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Weingut Knoll Gruner Veltliner Smaragd Ried Kreutles 2007

Gruner Veltliner from Austria
  • WS94
0% ABV
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0% ABV

Winemaker Notes

In the production of the wine the following techniques were used: No destemming (whole bunch fermentaion), skin contact, no carbonic maceration, super hero press with ridiculous strength, cultured and natural yeast were both used, cask and stainless steel tanks from 500 to 5000 litres depending on batch quantity.

Critical Acclaim

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WS 94
Wine Spectator
Steely and concentrated, with loads of grapefruit, dried apricot, slate and cocoa flavors that are mouthfilling and a touch exotic. The powerful finish echoes the primary fruit and is joined by smoke, slate and lentil-like notes that are rich and focused. Needs a bit more time. Best from 2011 through 2020. 900 cases imported.
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Weingut Knoll

Weingut Knoll

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Weingut Knoll, Austria
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Emmerich Knoll III, an exhuberent spokesperson for the Wachau region, farms the family’s 15 hectares of land and crafts wines that clearly express the Unterloiben terroir where some of Austria's most famous vineyards live. This family run winery is a treasure that has been estate owned and operated for over three generations. The majority of the Knoll's vineyard plantings are dedicated to Gruner Veltliner and Riesling, but the family also farms small amounts of Rivaner, Gelber Traminer, Pinot Noir and Chardonnay. A member of "Vinea Wachau Nobilis Districtus," an association of Wachau winemakers who follow strict quality control rules, the Knoll Winery upholds stringent farming and winemaking standards that vintage after vintage propel their wines to the top of restaurant, collector and critic’s lists. Knoll wines are easily recognized by their distinct label that depicts an ornate image of St. Urban the patron saint of winemakers and vineyards. While in the Wachau, one can also dine at the family’s acclaimed, 400 year old restaurant, Loibnerhof Familie Knoll.

Appreciated for superior wines made from indigenous varieties, Austria should be on the radar of any curious wine drinker. A rather cool and dry wine growing region, this country produces wine that is quintessentially European in style: food-friendly with racy acidity, moderate alcohol and fresh fruit flavors.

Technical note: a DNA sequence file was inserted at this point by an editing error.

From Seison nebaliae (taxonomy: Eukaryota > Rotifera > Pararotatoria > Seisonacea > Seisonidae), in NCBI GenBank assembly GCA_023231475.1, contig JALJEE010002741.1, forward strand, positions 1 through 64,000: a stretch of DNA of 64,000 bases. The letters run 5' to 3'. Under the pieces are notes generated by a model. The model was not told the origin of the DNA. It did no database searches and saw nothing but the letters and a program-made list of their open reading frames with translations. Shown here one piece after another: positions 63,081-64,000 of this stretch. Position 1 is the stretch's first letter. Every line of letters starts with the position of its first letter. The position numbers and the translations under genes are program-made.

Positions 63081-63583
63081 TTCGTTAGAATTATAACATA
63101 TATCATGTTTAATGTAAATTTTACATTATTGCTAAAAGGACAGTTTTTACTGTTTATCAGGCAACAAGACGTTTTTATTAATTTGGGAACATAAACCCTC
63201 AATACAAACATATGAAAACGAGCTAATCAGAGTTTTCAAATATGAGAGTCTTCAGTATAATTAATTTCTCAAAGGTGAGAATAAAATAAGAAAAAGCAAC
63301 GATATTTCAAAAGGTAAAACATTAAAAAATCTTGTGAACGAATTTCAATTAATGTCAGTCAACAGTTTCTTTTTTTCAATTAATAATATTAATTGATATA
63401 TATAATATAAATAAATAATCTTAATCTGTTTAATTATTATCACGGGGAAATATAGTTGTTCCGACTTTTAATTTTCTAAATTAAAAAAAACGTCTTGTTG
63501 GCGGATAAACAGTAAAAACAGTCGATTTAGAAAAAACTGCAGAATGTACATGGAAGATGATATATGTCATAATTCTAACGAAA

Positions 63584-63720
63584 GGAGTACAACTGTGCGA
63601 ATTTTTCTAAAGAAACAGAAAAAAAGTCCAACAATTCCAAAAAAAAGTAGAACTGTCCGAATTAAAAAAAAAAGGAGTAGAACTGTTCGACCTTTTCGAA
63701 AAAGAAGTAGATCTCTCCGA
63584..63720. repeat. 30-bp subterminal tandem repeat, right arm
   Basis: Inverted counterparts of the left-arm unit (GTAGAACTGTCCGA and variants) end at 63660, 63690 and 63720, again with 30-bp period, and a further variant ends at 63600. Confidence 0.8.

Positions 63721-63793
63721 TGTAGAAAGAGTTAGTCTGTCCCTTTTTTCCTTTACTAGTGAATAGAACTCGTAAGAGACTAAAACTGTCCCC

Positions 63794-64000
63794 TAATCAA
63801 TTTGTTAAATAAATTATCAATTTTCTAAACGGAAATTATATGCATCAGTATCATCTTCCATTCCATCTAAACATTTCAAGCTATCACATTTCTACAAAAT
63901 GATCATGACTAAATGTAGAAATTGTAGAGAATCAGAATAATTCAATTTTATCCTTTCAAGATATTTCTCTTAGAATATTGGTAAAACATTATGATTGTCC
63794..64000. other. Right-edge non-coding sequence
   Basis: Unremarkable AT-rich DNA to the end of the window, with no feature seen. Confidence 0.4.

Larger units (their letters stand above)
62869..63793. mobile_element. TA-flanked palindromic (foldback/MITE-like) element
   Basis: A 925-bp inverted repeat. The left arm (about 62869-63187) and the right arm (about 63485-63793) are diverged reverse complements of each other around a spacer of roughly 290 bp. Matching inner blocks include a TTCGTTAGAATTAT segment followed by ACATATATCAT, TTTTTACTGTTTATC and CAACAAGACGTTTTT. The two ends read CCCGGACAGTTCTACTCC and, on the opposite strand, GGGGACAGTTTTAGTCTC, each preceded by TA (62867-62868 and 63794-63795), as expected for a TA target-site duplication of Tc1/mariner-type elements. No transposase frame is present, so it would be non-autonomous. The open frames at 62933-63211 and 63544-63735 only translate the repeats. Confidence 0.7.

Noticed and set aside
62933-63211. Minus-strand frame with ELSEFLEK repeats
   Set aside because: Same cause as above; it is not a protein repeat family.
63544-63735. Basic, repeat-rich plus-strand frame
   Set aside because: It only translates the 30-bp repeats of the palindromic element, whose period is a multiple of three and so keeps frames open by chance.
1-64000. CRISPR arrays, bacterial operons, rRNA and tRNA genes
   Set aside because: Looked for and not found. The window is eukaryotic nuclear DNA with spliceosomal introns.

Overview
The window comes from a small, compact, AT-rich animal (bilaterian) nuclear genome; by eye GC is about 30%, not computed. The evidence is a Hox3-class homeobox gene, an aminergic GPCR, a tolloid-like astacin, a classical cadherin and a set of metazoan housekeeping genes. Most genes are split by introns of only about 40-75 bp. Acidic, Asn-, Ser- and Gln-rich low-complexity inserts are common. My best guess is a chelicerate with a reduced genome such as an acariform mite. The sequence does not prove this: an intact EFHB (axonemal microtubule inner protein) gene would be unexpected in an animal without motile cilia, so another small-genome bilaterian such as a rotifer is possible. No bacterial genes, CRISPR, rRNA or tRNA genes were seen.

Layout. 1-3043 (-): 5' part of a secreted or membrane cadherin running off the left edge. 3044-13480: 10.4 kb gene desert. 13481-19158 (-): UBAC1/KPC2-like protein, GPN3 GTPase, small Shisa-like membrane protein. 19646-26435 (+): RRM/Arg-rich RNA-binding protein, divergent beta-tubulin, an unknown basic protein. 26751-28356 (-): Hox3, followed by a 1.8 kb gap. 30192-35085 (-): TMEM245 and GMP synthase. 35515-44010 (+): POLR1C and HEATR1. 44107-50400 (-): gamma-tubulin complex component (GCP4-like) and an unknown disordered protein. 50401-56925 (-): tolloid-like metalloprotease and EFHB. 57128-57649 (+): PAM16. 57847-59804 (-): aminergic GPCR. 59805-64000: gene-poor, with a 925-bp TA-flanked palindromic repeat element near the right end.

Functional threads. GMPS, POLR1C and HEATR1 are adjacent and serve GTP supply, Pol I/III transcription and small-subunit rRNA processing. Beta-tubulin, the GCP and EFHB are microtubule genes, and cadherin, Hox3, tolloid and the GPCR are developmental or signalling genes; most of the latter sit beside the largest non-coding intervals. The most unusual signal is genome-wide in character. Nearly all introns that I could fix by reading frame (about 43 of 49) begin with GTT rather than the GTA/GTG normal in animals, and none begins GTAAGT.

Austria’s viticultural history is rich and vast, dating back to Celtic tribes with first written record of winemaking starting with the Romans. But the 20th century brought Austria a series of winemaking obstacles, namely the plunder of both world wars, as well as its own self-imposed quality breach. In the mid 1980s, after a handful of shameless vintners were found to have added diethylene glycol (a toxic substance) to their sweet wines to imitate the unctuous qualities imparted by botrytis, Austria’s credibility as a wine-producing country was compromised. While no one was harmed, the incident forced the country to rebound and recover stronger than ever. By the 1990s, Austria was back on the playing field with exports and today is prized globally for its quality standards and dedication to purity and excellence.

Grüner Veltliner, known for its racy acidity and herbal, peppery aromatics, is Austria's most important white variety, comprising nearly a third of Austrian plantings. Riesling in Austria is high in quality but not quantity, planted on less than 5% of the country’s vineyard land. Austrian Rieslings are almost always dry and are full of bright citrus flavors and good acidity. Red varietal wines include the tart and peppery Zweigelt, spicy and dense Blaufränkisch and juicy Saint Laurent. These red varieties are also sometimes blended.

Gruner Veltliner

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Fun to say and delightfully easy to drink, Grüner Veltliner is indigenous to Austria, where it has long maintained its status as the nation’s most important and most planted white grape.

In the Glass

Crisp and refreshing with plenty of lively acidity, Grüner Veltliner is marked by telltale notes of white pepper, citrus, peach, herbs and a bright minerality. While most are fresh and ready to drink early, there are a few styles to be found. Many high caliber single vineyard bottlings can benefit from cellar aging but the straightforward and easily quaffable Grüners often come in one liter size bottles—a convenient size!

Perfect Pairings

Grüner Veltliner is a wonderfully versatile wine. It can pair with just about any lighter fare, from seafood to poultry, or even notoriously difficult vegetables like asparagus and artichokes. Traditional Austrian Weiner Schnitzel is also a perfect match to the acidity and spice in Grüner Veltliner.

Sommelier Secret

About 75% of the world’s Grüner Veltliner comes from Austria but the variety is gaining ground in other countries, namely Hungary, the Czech Republic, Slovakia and the United States.

EWLKGRUNERSRK_2007 Item# 107441